Barthes on Tokyo : "This city can be known only by an activity of an ethnographic kind: you must orient yourself in it not by book, by address, but by walking, by sight, by habit, by experience..." You will not understand Tokyo through rational, printed information (maps, guidebooks, telephone books) instead you get to know this city through using gestures. The two different ways of orientating oneself, from the outside or the inside, can also be viewed as two different ways of looking at your everyday life. Either place yourself outside of the situation, take control, make plans for the future and "tick off" things on the to-do list, or picture yourself as a small part of a much bigger situation, unknowing and without control of what is to happen, and look at what this specific situation has to offer.
- Three opinions on Ma, from the contemporary art scene in Tokyo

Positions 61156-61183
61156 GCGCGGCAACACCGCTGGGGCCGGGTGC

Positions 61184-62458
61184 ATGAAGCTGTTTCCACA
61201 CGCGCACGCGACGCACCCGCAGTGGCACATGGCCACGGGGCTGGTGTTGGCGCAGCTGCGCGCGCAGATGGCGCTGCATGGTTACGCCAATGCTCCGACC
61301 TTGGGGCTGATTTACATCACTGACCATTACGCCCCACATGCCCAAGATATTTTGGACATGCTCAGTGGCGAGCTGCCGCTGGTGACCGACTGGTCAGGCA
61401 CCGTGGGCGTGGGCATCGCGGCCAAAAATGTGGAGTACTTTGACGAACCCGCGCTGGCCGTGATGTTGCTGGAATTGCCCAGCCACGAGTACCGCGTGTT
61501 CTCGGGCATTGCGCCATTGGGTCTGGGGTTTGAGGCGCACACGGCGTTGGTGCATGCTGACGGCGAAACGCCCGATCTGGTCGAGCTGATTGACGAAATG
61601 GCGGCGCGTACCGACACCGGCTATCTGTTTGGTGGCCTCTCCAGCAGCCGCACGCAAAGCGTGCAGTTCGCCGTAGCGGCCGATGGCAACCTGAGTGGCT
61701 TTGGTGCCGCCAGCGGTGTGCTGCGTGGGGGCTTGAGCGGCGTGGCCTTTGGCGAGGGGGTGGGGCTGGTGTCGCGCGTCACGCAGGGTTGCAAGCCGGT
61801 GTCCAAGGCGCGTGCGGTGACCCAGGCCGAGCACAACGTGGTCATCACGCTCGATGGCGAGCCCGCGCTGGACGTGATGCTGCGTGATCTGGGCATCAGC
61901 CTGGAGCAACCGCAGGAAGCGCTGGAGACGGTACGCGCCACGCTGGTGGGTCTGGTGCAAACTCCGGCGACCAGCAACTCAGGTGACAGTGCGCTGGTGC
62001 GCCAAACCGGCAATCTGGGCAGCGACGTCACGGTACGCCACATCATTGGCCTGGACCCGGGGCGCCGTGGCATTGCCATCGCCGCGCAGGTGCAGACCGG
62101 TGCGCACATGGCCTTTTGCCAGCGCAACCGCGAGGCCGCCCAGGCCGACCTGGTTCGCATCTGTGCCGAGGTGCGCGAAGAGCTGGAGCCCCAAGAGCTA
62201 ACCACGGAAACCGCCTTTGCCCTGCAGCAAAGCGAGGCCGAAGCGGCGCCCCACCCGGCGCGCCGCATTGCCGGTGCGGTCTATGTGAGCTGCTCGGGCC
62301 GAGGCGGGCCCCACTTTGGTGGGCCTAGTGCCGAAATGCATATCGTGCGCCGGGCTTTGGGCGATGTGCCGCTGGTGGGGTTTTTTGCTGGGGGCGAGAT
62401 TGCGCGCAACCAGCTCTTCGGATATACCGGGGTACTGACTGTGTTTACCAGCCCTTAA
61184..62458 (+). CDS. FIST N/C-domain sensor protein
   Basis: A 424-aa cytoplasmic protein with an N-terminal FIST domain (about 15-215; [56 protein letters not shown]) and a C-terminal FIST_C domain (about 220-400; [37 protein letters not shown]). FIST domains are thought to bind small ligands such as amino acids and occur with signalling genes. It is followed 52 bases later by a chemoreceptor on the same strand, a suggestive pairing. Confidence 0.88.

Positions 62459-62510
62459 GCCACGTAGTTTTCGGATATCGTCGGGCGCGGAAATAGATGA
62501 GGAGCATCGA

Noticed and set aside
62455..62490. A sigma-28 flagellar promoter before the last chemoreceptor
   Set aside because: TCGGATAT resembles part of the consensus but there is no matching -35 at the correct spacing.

Masato Nakamura (who represented Japan at the Venice biennale 2005) told us that he was influenced by Saki Satoms project when putting together his piece "the Sukima project", 2001. Sukima is related to Ma but more specifically means "opening" or "crack". Nakamura invited artists to work with the very narrow spaces that run in between the buildings of Tokyo. Nakamura draws parallels between the city planning of Tokyo and the game Tetris , a game where the purpose is to fit blocks as tightly together as possible, in the shortest amount of time. He wonders where there is room for artists in today's Tokyo, and reasons that -the artists could take place and act in the spaces in between buildings, just like a hacker who floats around the margins of the computer systems.These voices illustrate ways of thinking in Japan. Even though they feel that there is not much room for Ma in the light of western market economy, the space/gaps are still in their consciousness. You see them, not just as spaces, but also as the potential for something. The major difference might be that today there might not be enough time to leave the negative space/time (what would a negative time be?) empty: you fill it with stress, a lump of clay, or with art.